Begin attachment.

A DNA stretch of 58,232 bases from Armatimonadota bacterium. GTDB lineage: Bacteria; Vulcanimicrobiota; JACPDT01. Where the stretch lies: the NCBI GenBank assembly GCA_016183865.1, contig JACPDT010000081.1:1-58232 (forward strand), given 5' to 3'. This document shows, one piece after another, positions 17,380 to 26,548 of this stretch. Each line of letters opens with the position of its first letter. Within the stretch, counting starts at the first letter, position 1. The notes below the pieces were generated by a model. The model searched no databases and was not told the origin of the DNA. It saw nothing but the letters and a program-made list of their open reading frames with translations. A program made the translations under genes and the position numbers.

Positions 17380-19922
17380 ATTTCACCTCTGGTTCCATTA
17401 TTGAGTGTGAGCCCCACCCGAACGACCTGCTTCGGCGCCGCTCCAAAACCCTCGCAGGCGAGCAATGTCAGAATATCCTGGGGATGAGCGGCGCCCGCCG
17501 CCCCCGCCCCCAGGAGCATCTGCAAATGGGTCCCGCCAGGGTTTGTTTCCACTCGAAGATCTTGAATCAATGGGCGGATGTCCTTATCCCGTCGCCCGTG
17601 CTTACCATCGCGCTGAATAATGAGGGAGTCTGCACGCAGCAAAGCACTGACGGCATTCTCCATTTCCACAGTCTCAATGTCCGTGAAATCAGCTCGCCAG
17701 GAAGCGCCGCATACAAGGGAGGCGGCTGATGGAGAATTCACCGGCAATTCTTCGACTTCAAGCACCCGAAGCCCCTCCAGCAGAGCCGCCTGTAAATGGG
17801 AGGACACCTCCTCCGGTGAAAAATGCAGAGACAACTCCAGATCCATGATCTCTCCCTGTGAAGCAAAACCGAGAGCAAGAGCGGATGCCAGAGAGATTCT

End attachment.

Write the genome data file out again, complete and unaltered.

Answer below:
A DNA stretch of 58,232 bases from Armatimonadota bacterium. GTDB lineage: Bacteria; Vulcanimicrobiota; JACPDT01. Where the stretch lies: the NCBI GenBank assembly GCA_016183865.1, contig JACPDT010000081.1:1-58232 (forward strand), given 5' to 3'. This document shows, one piece after another, positions 17,380 to 26,548 of this stretch. Each line of letters opens with the position of its first letter. Within the stretch, counting starts at the first letter, position 1. The notes below the pieces were generated by a model. The model searched no databases and was not told the origin of the DNA. It saw nothing but the letters and a program-made list of their open reading frames with translations. A program made the translations under genes and the position numbers.

Positions 17380-19922
17380 ATTTCACCTCTGGTTCCATTA
17401 TTGAGTGTGAGCCCCACCCGAACGACCTGCTTCGGCGCCGCTCCAAAACCCTCGCAGGCGAGCAATGTCAGAATATCCTGGGGATGAGCGGCGCCCGCCG
17501 CCCCCGCCCCCAGGAGCATCTGCAAATGGGTCCCGCCAGGGTTTGTTTCCACTCGAAGATCTTGAATCAATGGGCGGATGTCCTTATCCCGTCGCCCGTG
17601 CTTACCATCGCGCTGAATAATGAGGGAGTCTGCACGCAGCAAAGCACTGACGGCATTCTCCATTTCCACAGTCTCAATGTCCGTGAAATCAGCTCGCCAG
17701 GAAGCGCCGCATACAAGGGAGGCGGCTGATGGAGAATTCACCGGCAATTCTTCGACTTCAAGCACCCGAAGCCCCTCCAGCAGAGCCGCCTGTAAATGGG
17801 AGGACACCTCCTCCGGTGAAAAATGCAGAGACAACTCCAGATCCATGATCTCTCCCTGTGAAGCAAAACCGAGAGCAAGAGCGGATGCCAGAGAGATTCT